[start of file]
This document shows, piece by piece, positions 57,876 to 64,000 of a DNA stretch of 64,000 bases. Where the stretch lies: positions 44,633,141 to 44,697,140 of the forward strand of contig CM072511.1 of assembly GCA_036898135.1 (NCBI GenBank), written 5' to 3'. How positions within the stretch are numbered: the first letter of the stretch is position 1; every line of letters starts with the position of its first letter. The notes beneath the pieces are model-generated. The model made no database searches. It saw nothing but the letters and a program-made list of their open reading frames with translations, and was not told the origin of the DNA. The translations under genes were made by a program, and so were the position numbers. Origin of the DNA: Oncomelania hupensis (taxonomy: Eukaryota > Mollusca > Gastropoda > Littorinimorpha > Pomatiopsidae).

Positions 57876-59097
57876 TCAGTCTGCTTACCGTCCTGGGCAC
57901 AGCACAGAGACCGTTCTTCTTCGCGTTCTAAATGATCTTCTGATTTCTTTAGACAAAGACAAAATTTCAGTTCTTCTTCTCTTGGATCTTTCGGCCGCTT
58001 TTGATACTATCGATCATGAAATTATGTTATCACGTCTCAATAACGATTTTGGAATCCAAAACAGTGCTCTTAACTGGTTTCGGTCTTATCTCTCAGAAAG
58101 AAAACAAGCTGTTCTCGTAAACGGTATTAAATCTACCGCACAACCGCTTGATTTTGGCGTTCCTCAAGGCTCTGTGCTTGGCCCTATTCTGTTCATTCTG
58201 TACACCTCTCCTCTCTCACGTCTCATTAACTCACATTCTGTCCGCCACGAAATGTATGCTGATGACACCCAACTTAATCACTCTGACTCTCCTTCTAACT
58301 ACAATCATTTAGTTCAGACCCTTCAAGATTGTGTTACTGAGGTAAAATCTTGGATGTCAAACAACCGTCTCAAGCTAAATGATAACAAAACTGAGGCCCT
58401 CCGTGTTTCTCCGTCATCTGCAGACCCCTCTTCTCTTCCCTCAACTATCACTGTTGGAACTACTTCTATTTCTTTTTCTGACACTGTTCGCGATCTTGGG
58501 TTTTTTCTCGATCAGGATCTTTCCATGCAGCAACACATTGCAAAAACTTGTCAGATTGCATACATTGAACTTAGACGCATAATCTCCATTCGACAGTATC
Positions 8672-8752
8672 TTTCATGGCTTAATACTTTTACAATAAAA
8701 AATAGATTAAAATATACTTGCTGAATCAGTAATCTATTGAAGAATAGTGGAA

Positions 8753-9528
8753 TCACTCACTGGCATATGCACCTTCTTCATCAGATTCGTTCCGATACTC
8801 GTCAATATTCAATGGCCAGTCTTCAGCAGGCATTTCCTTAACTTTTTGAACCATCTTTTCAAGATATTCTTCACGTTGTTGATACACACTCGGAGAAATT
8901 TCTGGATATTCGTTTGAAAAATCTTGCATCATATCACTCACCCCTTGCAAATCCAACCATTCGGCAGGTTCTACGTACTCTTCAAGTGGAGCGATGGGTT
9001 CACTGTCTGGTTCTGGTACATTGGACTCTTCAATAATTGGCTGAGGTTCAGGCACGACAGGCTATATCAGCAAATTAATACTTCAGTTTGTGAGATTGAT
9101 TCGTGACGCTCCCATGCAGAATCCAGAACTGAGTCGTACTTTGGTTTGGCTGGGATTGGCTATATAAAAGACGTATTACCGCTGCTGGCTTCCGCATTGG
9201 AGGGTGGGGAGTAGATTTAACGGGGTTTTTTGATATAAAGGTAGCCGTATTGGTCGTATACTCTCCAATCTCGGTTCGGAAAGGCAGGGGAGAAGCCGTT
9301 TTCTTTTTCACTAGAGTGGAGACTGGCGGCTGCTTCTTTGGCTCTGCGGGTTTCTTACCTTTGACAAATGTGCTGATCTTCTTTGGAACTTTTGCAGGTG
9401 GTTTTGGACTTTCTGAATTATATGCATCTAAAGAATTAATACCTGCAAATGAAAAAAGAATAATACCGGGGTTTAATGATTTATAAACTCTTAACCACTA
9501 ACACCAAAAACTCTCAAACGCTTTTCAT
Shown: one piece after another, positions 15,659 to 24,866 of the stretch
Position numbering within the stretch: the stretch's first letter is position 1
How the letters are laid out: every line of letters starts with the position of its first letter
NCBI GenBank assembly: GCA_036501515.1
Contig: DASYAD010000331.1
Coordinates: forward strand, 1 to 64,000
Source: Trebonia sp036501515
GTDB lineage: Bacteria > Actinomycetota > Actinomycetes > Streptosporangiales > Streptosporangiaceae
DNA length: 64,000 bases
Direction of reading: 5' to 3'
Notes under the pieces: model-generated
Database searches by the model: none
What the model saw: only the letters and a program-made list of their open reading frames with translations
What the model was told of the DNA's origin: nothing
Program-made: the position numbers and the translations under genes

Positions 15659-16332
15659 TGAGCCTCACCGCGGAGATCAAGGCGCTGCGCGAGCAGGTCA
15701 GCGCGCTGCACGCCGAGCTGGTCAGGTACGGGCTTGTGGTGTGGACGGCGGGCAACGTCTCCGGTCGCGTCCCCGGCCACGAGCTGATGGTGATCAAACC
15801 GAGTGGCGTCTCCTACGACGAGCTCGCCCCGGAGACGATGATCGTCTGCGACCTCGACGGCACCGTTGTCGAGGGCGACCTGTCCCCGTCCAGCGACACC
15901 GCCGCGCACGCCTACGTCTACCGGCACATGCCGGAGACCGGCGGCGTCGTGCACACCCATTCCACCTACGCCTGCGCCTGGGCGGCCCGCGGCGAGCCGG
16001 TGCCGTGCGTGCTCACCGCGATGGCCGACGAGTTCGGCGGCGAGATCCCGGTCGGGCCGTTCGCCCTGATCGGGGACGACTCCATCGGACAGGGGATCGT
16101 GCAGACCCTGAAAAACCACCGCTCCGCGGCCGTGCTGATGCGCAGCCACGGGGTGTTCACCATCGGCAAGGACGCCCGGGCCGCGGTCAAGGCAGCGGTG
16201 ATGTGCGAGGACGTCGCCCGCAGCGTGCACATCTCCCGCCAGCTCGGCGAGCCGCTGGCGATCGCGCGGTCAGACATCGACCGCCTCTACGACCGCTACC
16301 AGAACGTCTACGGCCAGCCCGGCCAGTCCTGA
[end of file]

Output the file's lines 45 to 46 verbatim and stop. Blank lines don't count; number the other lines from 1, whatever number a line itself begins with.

16101 GCAGACCCTGAAAAACCACCGCTCCGCGGCCGTGCTGATGCGCAGCCACGGGGTGTTCACCATCGGCAAGGACGCCCGGGCCGCGGTCAAGGCAGCGGTG
16201 ATGTGCGAGGACGTCGCCCGCAGCGTGCACATCTCCCGCCAGCTCGGCGAGCCGCTGGCGATCGCGCGGTCAGACATCGACCGCCTCTACGACCGCTACC